Personal Development for the Professional Responder

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Personal development is a term we are all familiar with and we would hope the term “Professional Responder” would resonate in the minds of those in public safety.

As I think back in time, I reflect on what it means to me, to be a professional responder. Professionalism, I feel, is often thought of as a word that only applies to those in career and combination services, or was when I started my career years back. 19 years later, it becomes very accurate and relevant to realize that we all have professional and, in some cases, nonprofessional public safety members. I do believe though that some who are nonprofessional sometimes consider themselves to be something they in fact are not.

I think this is the key link in where personal development relates and takes hold.

I have come to realize with every moment of forward movement in the fire service that what was, and is a necessity is the drive to identify and act on personal development.

Early in my career as a firefighter I wanted to take every class that I could get my hands on to improve my certification level, and my desires to be a better trained firefighter. 4 to 5 years into the service though, I became apparent to me that without means of local training that I would have to either travel or pay to do these things outside of the bimonthly training meetings at the local firehouse. After a while I’ll certainly be the first to admit that the “firefighter killer” had found me.


Complacency that was created by other firefighters, the struggle to find or participate in training, company officers not generating or encouraging the need for, or facilitating in house training classes.

Soon thereafter I registered what the difference between myself at this moment, and those in the fire service which I thought to be excelling in the service were. That moment of realization, little did I know, would change my life forever, and not only in the firehouse but in life. By identifying that said individuals had pursued and sparked the inner fire, which is within us all, they had in sense started holding themselves accountable through personal development.

Once this had sunk in, over several months of thought processing, it was obvious. This was the key to where I wanted this service to take me to. The rest is for the books.

Immediately, I held myself accountable and sat down to create a personal development list of goals, made up of both short- and long-term goals. Then it started to unfold. In layman’s terms, it was like trying to walk to California from Georgia without a road map, but when I introduced into the equation the personal development, it was just like I had paid the lady at the gas station for a AAA road map of the country.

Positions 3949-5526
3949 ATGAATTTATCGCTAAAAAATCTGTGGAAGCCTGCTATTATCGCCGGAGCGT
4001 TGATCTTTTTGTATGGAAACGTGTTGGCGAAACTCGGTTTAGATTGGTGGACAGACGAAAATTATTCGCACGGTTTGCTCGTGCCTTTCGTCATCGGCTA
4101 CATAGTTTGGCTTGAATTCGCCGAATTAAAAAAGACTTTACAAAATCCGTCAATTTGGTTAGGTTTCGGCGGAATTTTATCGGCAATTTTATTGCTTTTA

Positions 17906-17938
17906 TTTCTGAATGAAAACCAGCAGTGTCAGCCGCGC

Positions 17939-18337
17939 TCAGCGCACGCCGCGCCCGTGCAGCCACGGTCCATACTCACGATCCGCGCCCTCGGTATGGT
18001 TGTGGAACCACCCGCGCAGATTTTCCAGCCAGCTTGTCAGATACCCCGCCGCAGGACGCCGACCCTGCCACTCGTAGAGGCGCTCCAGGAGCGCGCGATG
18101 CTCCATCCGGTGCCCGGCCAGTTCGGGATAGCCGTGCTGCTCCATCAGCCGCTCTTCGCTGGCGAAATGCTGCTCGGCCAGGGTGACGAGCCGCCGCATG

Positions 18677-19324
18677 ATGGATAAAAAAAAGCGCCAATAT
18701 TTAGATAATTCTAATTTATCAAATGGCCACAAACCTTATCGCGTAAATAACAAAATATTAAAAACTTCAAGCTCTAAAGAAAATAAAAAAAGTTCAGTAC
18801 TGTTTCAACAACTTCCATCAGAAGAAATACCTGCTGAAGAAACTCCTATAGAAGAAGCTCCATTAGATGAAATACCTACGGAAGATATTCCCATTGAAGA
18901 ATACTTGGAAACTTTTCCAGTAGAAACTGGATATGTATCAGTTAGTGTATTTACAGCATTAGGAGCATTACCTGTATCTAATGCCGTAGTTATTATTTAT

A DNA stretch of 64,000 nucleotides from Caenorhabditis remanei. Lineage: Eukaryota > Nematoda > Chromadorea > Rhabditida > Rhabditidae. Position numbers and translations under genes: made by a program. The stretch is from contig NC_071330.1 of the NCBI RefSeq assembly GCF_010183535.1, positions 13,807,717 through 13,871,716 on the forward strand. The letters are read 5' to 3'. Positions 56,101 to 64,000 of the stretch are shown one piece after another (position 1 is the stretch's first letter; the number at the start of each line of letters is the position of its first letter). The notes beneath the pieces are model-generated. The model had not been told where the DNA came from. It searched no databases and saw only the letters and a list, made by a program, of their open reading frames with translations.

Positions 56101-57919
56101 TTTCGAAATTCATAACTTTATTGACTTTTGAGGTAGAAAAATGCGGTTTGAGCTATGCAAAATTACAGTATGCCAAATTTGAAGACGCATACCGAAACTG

This map displayed every place I had came from, to where I had planned on going at the end, with dozens upon dozens of black dots in between.

These dots were the short- and long-term goals, with rewards also scattered about, say a dream trip to FDIC, or an opportunity to hear Chief Alan Brunnacini speak at a conference.

With risk comes reward, with hard work comes reward.

When we mile mark ourselves, its important along the way to pull through the drive-thru window and have ourselves a dipped cone from the DQ. This applies in the fire service too. Never stop challenging yourself, never give up on yourself when you encourage setbacks. Sometimes the road detours, or a bridge might be out.

No big deal. Back away, stop and strategize, this is all part of the plan.

Why would you want it any other way?

Life’s never perfectly planned, nor is a fire scene or emergency incident. Heck what better way to train your mind to the random changing factors and events then by recognizing these things.

In the end of life or service, hindsight is always 20/20. The trick my brother, is to listen to the senior men, and most importantly YOURSELVES, and seize these opportunities to propel oneself into the career which you seek.

This concept and realm applies also to not only career and combination firefighters, but rather to all firefighters in the service.

The need for personal development is an equally important need across the ENTIRE service.

It is imperative that we all grow in ourselves, as a team, and together as multiple company services toward the end goal of providing the best emergency incident response for the customer.

The customer doesn’t want that, they EXPECT that.

Set your bar to the customer’s bar. This is key.

Captain Andrew T. Leard, HCFD- Station 4 can be reached on Instagram @master_the_craft

Bill Dungey is a volunteer firefighter in Ontario, Canada. He is focused on fitness, mindset development and finding training opportunities to help the fire service make things better.

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